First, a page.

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An English as a Second Language instructor helped change a family

Education has always been a part of Brian and Victor Arevalo’s lives, although memories of earlier lesson plans through the years have turned hazy.

“I remember field trips, having stickers and name tags to say who we were,” Brian, 19, recalled.

“I remember nap time and the blue, little beds we would have, but nothing else,” Victor, 18, chimed in. Brian looked at his brother and shook his head in laughter without saying a word.

Brian and Victor were toddlers when they unofficially became some of Fayetteville Technical Community College’s youngest students in 2003. They were part of a federal program called Even Start. The program offered grants to support family literacy projects targeting early childhood education and adult literacy such as lessons for English-language learners, and activities to make the family unit more cohesive.

The program focused on low-income families for their children as young as birth to age seven, according to the U.S. Department of Education’s website.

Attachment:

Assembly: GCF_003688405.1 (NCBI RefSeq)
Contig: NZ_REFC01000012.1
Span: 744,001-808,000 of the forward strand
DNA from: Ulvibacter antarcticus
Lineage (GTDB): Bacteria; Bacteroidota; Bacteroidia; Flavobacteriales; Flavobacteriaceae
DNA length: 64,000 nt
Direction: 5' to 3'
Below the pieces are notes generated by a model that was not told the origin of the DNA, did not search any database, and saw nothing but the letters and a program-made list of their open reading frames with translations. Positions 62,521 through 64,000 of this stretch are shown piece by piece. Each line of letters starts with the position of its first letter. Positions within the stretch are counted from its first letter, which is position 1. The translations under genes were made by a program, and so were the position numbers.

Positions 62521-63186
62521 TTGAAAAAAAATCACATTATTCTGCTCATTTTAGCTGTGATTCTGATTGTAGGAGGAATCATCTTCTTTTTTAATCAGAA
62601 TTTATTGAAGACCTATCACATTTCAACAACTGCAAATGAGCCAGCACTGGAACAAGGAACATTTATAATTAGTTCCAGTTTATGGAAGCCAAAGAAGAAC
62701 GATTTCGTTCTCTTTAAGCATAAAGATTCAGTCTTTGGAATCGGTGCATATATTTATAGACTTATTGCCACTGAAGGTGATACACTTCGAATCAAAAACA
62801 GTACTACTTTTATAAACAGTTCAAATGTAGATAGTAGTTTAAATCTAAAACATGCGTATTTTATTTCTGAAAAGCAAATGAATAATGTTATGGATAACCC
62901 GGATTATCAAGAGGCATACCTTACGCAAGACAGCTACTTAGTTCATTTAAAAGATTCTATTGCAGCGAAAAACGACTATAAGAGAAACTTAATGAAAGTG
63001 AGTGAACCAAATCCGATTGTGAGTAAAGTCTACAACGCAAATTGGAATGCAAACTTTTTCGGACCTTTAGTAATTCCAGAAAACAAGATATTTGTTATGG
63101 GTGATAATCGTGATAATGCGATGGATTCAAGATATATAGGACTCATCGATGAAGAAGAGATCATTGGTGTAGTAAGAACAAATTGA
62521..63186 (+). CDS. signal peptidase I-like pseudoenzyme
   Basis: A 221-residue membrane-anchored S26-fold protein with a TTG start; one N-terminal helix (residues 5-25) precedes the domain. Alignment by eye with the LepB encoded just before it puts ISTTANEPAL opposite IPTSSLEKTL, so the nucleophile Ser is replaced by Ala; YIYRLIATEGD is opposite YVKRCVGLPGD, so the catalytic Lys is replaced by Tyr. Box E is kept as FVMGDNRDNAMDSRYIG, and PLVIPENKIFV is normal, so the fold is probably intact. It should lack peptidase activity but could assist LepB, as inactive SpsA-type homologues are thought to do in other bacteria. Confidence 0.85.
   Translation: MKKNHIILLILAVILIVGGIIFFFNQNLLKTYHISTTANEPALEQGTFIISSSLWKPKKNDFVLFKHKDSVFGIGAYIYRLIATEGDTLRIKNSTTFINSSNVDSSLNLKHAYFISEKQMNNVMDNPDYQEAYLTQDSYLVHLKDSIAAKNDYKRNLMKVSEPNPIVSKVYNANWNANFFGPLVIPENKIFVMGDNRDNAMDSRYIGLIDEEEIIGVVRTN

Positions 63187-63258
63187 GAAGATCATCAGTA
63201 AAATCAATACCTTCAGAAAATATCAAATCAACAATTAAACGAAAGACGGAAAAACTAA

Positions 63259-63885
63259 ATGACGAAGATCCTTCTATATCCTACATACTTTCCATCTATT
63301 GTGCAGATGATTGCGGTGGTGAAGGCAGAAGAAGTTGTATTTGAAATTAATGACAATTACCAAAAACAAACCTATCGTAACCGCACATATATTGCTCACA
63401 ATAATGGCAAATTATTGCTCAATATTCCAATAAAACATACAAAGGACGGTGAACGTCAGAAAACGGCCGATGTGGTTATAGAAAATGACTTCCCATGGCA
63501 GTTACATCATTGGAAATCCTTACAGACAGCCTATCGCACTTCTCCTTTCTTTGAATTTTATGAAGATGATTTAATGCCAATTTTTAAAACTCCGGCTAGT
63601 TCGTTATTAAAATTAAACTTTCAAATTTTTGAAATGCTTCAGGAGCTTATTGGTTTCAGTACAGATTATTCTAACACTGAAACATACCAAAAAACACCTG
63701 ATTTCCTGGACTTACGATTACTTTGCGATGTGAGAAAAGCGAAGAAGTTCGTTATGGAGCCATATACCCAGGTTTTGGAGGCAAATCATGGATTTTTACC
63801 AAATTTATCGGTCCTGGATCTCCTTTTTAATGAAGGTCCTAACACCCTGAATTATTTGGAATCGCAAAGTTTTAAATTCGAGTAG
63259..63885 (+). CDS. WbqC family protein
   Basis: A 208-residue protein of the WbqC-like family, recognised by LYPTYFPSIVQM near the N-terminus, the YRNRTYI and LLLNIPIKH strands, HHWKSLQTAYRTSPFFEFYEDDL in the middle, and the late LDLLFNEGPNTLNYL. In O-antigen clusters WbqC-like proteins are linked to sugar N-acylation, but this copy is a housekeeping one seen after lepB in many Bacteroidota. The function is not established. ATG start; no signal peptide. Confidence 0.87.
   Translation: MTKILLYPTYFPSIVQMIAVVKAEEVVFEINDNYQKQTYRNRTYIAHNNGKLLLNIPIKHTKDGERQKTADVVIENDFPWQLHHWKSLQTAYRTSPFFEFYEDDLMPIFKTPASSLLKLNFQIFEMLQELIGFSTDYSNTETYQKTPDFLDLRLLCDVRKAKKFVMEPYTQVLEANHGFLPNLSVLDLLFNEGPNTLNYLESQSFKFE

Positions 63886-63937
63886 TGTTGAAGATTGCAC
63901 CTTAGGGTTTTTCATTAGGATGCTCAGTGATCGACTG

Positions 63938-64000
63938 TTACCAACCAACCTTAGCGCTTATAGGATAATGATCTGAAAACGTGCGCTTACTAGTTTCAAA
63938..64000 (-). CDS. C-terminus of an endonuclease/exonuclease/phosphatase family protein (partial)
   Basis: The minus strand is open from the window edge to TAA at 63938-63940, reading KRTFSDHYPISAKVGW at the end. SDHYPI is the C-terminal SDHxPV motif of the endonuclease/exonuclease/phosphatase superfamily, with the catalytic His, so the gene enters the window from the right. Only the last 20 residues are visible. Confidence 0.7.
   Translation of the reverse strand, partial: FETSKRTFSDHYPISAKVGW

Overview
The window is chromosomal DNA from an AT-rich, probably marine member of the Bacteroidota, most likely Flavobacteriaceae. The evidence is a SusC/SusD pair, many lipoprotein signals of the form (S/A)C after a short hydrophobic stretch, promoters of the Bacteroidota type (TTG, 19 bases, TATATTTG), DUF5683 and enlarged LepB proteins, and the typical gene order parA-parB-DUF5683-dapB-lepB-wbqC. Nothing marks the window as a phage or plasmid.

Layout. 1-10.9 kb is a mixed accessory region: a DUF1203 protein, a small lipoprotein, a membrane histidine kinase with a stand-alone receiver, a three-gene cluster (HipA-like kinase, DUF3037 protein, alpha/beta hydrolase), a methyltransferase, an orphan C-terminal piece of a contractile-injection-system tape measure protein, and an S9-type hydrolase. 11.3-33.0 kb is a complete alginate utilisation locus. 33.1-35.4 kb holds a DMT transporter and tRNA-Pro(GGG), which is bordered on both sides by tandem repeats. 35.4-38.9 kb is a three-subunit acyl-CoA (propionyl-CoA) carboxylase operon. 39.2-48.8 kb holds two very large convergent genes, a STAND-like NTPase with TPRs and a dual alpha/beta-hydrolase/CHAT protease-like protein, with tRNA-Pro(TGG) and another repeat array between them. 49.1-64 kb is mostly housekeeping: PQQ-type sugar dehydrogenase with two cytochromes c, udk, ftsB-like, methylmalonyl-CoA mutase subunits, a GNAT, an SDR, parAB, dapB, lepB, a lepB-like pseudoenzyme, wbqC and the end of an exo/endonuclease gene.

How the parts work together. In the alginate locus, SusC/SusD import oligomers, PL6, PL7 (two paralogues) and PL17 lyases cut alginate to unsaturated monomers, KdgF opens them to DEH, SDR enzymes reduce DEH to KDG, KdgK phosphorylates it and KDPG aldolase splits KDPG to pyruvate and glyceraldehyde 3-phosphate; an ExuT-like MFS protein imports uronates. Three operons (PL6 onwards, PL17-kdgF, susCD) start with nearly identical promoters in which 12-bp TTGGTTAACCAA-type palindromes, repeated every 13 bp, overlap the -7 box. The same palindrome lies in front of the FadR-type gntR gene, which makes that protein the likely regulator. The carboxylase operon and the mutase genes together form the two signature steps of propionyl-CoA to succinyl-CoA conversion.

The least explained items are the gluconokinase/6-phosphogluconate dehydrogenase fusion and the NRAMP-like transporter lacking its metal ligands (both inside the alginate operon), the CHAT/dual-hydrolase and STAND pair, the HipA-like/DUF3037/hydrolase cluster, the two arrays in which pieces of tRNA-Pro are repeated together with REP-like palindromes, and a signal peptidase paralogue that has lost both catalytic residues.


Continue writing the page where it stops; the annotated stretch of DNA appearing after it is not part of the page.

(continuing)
In Fayetteville, the program involved the college and Cumberland County Schools. The partnership consisted of Wanda Wesley, a family literacy coordinator for the school system, a pre-kindergarten teacher and an assistant in addition to FTCC English Second Language Instructor Lynne Kreiser; she taught the parents.

Kreiser described being involved with Even Start was the “perfect combination” for her.


Pictured on the second row are brothers Brian and Victor Arevalo and on the first row, mother Elvia Arevalo and former FTCC ESL Instructor Lynne Kreiser. [Photo/Brad Losh]

“I have very strong beliefs about how important it is to work with young children, even though I’ve become an adult educator,” Kreiser said. She has taught at the college for 22 years. “I think the family is the most important unit in society, whatever the makeup of the family is. Some families struggle so much and don’t have any support, and they’re left on their own to get by and do the best they can.”

Then, the Arevalo brothers enrolled at FTCC. They graduated from Terry Sanford High School. Kreiser saw the brothers again in October 2017 for the first time since they were students in the Even Start program. All hugged each other and smiled in the lobby of the Health Technologies Center. The brothers’ mother, Elvia Arevalo, was there. She attended the Even Start program with her sons. The Arevalo family and Kreiser reconnected, thanks to Wesley. Earlier that year, she attended FTCC’s Chapter of the National Society of Leadership and Success Member Induction and Awards. She recognized two of the inductee members – Brian and another student who also attended the Even Start Program at a young age.